Are the Truth Claims of Christianity Literal?

In last week’s article The Motte and Bailey of Christian Belief, I commented on a trend I’ve noticed among Christians to make bold, hard-to-defend claims (the resurrection of Christ) and then retreating to broad, easy-to-defend claims (God is the ultimate mystery or “ground of being”) when pushed to defend the former.

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Sacred Tension: Uncanceling Ourselves | Jonathan Rauch

In this episode of Sacred Tension, I’m joined by gay activist, author, and Brookings Institute scholar Jonathan Rauch to discuss his recent article Uncanceling Ourselves. We discuss how a tiny minority of activists have an outsized chilling effect on necessary discourse, and steps we can take to free ourselves from a fearful mindset.

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The Motte and Bailey of Christian Belief

I remain connected to the Christian world, even though I’m not a Christian. This is because I value friendship, and I don’t want to cut ties with people who are very dear to me. While having conversations about faith with Christians, though, I’ve noticed a trend that annoys me.

Christians will often make strong, extraordinary, and hard-to-defend claims about the world. But when pressed on these claims, they often retreat to more philosophical, vague, and easier-to-defend claims. This tactic is called the Motte and Bailey. When the Bailey is under attack, they retreat to the Motte.

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Sacred Tension: Of Boys and Men | Richard Reeves

In this episode of Sacred Tension, I’m joined by Brookings Institute scholar Richard Reeves to discuss his new book Of Boys and Men. We discuss the unique challenges facing boys and men, how intersectionality is a valuable tool, the crisis of meaning among some men, whether porn is a negative force in society, and much more.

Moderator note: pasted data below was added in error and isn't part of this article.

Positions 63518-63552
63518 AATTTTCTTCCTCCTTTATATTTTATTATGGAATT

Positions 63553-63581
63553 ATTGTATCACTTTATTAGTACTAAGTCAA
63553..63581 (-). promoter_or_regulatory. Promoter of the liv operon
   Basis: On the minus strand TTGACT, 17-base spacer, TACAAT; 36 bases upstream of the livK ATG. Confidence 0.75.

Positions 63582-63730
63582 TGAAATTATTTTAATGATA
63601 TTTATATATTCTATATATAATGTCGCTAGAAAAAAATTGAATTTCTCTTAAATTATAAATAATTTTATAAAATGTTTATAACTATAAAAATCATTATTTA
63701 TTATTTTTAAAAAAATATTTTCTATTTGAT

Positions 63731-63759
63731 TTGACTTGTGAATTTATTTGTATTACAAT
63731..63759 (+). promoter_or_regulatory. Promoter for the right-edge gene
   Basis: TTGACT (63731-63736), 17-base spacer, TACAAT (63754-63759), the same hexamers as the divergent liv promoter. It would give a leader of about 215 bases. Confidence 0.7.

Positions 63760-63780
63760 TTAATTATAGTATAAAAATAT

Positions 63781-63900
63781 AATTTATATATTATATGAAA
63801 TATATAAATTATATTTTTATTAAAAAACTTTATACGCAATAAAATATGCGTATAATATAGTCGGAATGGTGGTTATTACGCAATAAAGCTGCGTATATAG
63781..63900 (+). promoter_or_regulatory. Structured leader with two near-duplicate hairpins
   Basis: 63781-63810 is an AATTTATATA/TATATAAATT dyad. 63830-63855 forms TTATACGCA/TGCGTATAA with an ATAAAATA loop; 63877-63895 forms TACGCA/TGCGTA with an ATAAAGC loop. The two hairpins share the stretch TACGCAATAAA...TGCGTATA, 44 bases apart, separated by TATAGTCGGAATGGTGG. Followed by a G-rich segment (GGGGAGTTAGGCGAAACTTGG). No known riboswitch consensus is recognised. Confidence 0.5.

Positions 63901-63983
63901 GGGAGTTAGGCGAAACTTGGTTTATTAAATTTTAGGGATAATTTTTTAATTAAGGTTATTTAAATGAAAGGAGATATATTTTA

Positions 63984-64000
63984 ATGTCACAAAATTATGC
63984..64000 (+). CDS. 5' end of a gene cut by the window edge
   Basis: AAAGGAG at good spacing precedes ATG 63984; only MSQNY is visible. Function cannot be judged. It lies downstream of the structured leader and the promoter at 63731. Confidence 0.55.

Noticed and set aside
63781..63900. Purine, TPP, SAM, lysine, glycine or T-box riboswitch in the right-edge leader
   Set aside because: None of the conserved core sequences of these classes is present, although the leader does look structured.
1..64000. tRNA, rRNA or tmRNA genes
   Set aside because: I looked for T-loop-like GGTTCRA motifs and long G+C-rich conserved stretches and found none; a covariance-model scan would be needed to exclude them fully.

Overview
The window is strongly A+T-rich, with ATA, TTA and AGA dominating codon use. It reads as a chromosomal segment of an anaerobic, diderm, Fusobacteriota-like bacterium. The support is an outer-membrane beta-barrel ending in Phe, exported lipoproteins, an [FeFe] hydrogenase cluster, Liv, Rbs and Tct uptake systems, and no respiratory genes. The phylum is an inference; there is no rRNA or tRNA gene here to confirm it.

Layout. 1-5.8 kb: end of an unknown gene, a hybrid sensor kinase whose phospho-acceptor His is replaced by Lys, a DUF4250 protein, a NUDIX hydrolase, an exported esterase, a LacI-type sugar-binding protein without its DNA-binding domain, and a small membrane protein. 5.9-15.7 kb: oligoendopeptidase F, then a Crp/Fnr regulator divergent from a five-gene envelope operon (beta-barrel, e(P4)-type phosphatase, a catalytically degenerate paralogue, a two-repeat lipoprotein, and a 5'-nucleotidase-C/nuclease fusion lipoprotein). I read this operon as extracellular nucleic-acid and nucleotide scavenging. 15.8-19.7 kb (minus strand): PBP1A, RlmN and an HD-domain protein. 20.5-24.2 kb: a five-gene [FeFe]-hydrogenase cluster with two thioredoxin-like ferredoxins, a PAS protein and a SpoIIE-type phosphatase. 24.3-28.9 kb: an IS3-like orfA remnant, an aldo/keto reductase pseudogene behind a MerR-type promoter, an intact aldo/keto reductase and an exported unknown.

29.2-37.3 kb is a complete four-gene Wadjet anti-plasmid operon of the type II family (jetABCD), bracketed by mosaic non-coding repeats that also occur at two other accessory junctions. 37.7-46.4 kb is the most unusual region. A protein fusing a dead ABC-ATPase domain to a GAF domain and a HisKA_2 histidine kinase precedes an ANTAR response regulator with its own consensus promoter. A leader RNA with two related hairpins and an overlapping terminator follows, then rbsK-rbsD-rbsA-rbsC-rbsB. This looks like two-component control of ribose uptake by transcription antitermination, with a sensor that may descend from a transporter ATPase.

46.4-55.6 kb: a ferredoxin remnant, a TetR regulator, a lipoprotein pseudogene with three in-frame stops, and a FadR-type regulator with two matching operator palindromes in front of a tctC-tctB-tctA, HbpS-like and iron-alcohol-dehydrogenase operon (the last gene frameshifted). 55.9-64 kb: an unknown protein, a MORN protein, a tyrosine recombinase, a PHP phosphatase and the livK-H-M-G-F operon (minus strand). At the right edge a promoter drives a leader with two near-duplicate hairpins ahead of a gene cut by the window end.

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Sacred Tension: Derrida, The Exorcist, and Losing Faith | David Rutledge of The Philosopher’s Zone

In this episode of Sacred Tension, I’m joined by podcaster David Rutledge of ABC’s The Philosopher’s Zone to talk about his religious upbringing, his interest in Satanism, his loss of religious faith, and his objections to public intellectuals who take an over-simplified and divisive approach to “postmodernism.”

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Mitch Horowitz on Reading Great Occult Texts

For the past few weeks on the blog, I’ve been discussing the importance of reading challenging texts. “Challenging” covers a broad range of books — it can mean books you hate, books you don’t enjoy, books that you are ideologically opposed to, or books that are worth reading but hard to get through.

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J.K. Rowling and Resilient Reading

I’ve been reading J.K. Rowling’s Cormoran Strike series (written under the pen name Robert Galbraith), and it’s ignited some reflections on one of my long-standing obsessions: reading literature deemed harmful, problematic, or dangerous. In my circles, reading anything by J.K. Rowling is fraught. In the aftermath of her public stances on trans people, a generation of readers are now re-examining her books and legacy. Mentioning that I’m reading J.K. Rowling inevitably generates exasperated sighs, eye rolls, or outright hostility.

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